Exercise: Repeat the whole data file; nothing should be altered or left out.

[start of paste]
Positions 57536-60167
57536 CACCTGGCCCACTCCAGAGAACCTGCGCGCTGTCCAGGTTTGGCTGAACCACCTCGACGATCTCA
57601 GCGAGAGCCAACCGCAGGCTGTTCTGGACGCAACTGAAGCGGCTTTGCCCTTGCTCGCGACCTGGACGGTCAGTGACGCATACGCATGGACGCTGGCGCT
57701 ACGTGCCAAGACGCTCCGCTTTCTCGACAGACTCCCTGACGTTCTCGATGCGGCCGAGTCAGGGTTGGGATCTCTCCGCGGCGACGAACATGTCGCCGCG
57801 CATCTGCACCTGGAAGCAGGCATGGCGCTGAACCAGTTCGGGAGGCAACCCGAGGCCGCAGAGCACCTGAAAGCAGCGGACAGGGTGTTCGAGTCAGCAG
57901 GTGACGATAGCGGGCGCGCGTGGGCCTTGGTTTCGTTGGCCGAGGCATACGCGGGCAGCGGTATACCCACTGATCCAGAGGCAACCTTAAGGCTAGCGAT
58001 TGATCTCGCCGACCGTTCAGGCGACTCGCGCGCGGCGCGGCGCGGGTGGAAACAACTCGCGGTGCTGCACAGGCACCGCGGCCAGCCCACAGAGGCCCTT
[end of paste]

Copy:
Positions 57536-60167
57536 CACCTGGCCCACTCCAGAGAACCTGCGCGCTGTCCAGGTTTGGCTGAACCACCTCGACGATCTCA
57601 GCGAGAGCCAACCGCAGGCTGTTCTGGACGCAACTGAAGCGGCTTTGCCCTTGCTCGCGACCTGGACGGTCAGTGACGCATACGCATGGACGCTGGCGCT
57701 ACGTGCCAAGACGCTCCGCTTTCTCGACAGACTCCCTGACGTTCTCGATGCGGCCGAGTCAGGGTTGGGATCTCTCCGCGGCGACGAACATGTCGCCGCG
57801 CATCTGCACCTGGAAGCAGGCATGGCGCTGAACCAGTTCGGGAGGCAACCCGAGGCCGCAGAGCACCTGAAAGCAGCGGACAGGGTGTTCGAGTCAGCAG
57901 GTGACGATAGCGGGCGCGCGTGGGCCTTGGTTTCGTTGGCCGAGGCATACGCGGGCAGCGGTATACCCACTGATCCAGAGGCAACCTTAAGGCTAGCGAT
58001 TGATCTCGCCGACCGTTCAGGCGACTCGCGCGCGGCGCGGCGCGGGTGGAAACAACTCGCGGTGCTGCACAGGCACCGCGGCCAGCCCACAGAGGCCCTT